When utilized properly, polyurethane is an extremely robust substance. However, when utilized in high environmental temperature applications or applications that create heat, the urethane's durability is drastically reduced. Most ordinary urethane cannot survive temperatures above 110 degrees Celsius for more than 60 to 90 minutes without being damaged. Internally generated heat (from cyclic urethane deflection) in the 121 degree range will liquefy the material in 15 minutes.
Polyurethane utilized in industrial applications must have qualities that outperform many urethanes being used in non-dynamic applications. In order to get the best urethane for needed purposes, the following factors must be considered: tensile strength, tear strength modulus, and abrasion resistance.
The only way to produce an industrial wheel is by hot casting. Hot cast urethanes (poured at 60 to 76 degrees Celsius and cured at 87 to 114 degrees Celsius) produce a stronger wheel for demanding dynamic applications. Room-temperature produced and cured urethanes rarely provide the physical qualities required in an industrial wheel application.
Some of the considerations when choosing urethane wheels include:
Each wheel has a minute point of contact with the surface it is rolling on. As a result, weight distribution is crucial. An overloaded wheel will deform over time, increasing friction and resistance and eventually failing. Understanding and preparing for the highest load will aid in the selection of the appropriate wheel.
Urethane wheels, despite being robust and forgiving on rougher surfaces, are influenced by the surface on which they are running. A different material or diameter may be preferable depending on whether the wheel is operating on smooth concrete or over rougher terrain. Aside from mechanical problems, wheels may come into contact with chemicals. Although urethane performs extraordinarily well in this climate, it is still a factor to consider.
Braking and acceleration are expected and may impact the specification, especially if these parameters are extreme or precise. It is necessary to maintain regular, predictable traction while maintaining stable contact with the rolling surface. Urethane wheels provide superior traction. However, traction can be reduced in particular circumstances where maintenance issues cause dust, grease, or oils to accumulate. These environmental concerns should be addressed throughout the planning stage. A consistent cleaning strategy for surfaces and tracks helps extend the life and efficiency of wheels.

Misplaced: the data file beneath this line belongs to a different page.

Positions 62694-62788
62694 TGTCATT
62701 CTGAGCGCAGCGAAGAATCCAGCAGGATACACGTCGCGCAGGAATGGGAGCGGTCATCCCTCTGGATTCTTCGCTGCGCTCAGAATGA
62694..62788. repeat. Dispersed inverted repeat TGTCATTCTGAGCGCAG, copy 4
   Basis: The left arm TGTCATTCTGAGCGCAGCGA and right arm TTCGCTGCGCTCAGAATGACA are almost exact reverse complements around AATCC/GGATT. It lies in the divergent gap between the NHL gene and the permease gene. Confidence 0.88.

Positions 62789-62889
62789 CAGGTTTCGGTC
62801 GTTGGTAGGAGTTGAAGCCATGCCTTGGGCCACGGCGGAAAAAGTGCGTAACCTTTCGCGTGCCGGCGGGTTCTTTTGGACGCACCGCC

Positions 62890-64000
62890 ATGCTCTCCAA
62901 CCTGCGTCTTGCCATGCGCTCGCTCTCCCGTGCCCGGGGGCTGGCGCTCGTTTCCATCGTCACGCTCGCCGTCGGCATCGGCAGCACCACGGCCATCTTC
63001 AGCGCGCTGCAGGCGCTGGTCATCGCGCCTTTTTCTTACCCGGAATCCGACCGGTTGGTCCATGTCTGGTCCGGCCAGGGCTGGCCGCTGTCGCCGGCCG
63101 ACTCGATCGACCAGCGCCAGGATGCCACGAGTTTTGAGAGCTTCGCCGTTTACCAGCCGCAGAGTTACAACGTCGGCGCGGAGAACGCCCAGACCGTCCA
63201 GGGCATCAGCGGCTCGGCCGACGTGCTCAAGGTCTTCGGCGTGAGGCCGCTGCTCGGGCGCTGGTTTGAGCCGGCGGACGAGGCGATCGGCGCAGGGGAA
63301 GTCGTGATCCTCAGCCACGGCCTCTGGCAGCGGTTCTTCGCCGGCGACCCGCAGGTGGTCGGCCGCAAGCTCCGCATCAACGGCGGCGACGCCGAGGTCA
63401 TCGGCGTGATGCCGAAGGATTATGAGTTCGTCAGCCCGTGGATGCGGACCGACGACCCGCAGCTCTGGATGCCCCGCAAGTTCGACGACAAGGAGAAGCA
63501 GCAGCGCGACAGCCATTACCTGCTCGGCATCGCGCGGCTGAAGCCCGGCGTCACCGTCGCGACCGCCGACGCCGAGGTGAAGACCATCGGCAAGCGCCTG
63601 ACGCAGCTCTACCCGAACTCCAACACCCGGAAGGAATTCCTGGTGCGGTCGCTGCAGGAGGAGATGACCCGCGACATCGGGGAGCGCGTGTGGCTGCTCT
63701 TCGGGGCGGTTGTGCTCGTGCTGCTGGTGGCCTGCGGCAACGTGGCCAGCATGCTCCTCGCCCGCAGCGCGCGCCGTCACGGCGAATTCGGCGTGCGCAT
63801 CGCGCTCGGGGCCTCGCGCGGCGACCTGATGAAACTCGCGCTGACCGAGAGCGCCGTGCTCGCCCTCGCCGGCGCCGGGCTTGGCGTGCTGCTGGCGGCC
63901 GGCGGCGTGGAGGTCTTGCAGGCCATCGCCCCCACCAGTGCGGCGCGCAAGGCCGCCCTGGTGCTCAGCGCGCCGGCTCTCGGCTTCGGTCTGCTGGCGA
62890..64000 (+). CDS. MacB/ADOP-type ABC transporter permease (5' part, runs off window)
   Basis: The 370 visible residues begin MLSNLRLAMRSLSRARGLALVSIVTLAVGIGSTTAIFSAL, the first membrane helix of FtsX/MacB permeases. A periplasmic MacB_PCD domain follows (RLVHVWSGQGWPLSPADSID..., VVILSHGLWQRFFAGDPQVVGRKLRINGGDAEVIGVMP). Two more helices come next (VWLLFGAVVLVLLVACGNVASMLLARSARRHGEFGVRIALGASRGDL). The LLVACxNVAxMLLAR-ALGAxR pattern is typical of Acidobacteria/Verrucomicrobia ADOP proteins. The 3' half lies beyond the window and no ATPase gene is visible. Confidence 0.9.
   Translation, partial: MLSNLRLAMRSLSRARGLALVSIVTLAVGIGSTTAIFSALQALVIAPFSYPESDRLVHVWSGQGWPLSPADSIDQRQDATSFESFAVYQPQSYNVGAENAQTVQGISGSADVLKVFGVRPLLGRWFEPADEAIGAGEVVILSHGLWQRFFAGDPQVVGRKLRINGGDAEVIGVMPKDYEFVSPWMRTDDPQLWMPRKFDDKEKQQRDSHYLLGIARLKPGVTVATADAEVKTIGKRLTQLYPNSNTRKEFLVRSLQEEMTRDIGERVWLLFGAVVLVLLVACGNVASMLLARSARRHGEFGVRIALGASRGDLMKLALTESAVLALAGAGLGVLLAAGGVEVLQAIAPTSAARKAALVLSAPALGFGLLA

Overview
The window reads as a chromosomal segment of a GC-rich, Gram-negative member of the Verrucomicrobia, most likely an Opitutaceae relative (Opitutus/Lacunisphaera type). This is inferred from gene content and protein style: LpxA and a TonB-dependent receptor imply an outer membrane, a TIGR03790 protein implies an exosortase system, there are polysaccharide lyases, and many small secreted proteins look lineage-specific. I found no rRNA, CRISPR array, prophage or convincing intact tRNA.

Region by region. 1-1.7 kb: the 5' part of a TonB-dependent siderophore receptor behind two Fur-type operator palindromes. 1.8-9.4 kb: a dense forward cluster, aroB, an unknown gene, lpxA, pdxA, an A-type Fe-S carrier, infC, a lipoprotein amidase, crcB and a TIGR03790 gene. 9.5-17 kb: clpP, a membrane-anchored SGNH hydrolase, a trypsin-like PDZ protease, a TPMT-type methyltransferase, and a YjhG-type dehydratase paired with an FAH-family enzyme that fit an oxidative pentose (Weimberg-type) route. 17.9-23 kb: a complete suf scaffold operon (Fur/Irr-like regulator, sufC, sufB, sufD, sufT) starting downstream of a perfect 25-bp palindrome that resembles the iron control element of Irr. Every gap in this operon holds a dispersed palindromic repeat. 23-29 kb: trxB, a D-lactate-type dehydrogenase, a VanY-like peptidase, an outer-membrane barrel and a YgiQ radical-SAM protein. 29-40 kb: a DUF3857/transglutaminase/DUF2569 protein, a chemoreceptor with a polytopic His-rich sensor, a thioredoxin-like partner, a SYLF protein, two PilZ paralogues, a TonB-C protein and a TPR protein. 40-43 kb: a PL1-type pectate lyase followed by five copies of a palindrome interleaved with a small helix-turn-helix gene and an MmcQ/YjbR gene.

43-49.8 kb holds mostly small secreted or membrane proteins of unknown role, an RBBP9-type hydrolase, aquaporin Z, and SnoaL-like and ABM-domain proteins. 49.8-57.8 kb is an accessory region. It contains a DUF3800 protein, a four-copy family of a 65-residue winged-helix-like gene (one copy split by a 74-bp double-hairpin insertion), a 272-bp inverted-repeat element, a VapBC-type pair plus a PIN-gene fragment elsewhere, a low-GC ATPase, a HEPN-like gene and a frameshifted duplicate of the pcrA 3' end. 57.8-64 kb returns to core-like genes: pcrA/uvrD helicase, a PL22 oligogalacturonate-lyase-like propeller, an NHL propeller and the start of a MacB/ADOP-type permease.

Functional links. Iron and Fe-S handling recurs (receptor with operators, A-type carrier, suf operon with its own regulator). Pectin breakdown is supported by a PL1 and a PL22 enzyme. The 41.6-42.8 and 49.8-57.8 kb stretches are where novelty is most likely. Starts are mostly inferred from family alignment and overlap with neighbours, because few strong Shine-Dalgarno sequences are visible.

Urethane wheels, like rubber, will expand and contract in reaction to environmental conditions. These temperature ranges are useful in cases where short-term exposure to severe temperatures is required, such as moving in and out of a deep freezer or a mining operation. Special formulas are offered in extreme circumstances to extend wheel life.
Extreme temperatures outside of the normal range are frequently reversible. Extreme heat will permanently destroy a urethane wheel. Operating outside of the low-temperature spectrum might result in brittleness, which can cause irreversible damage.
When moving wheels from indoor to outdoor situations, every environmental variable is introduced into the equation. Temperature, humidity, and the physical limitations of diverse surfaces are all factors to consider. Transition points frequently have saddles or other seams that might wear or harm the wheel. Even though urethane wheels are quite robust and resilient, it is critical to restrict the changes from one environment to the next. This helps to keep the wheel's integrity and prevents delamination. A smoother work area with fewer surface changes can help to increase the life of a wheel.
Unexpected environmental circumstances are frequently to blame for traction loss or wheel deformation. These can cause accumulation on the wheel, caster, or even the track. Any urethane wheel can be affected by build-up, resulting in premature wheel failure. The simplest method to avoid these scenarios is to thoroughly examine the ventilation system, where air motion could be shifted away from tracks, or perform routine track cleaning.
Wheels may be subjected to bumps, sudden loads, or lowering in a more demanding environment. Within the parameters of the formulation, urethane is stiff enough to bear impact. However, as with any other problem, this might cause wear to the axle, wheel, or load bearings. The impact is measured in a different way than the load. And, even if the wheel is well-designed for the specified load, it is adequate for impact, lowering, or shock. In some circumstances, this may result in a new material design that is more tolerant of damage.
There are numerous machines available to produce urethane wheels in the United States and Canada. These machines are important in today's society because they enable the manufacturing of high-quality, durable, and customizable wheels used in various industries, contributing to innovation and technological advancement. We discuss many of these leading machines below.
Features: Wabash MPI Compression Molding Presses are popular for their ability to mold urethane wheels with high precision and consistency. They utilize compression molding techniques to create durable and high-quality products.
Features: These injection molding machines known for their efficiency and automation in producing urethane wheels, allowing for high production rates and accurate control over wheel dimensions.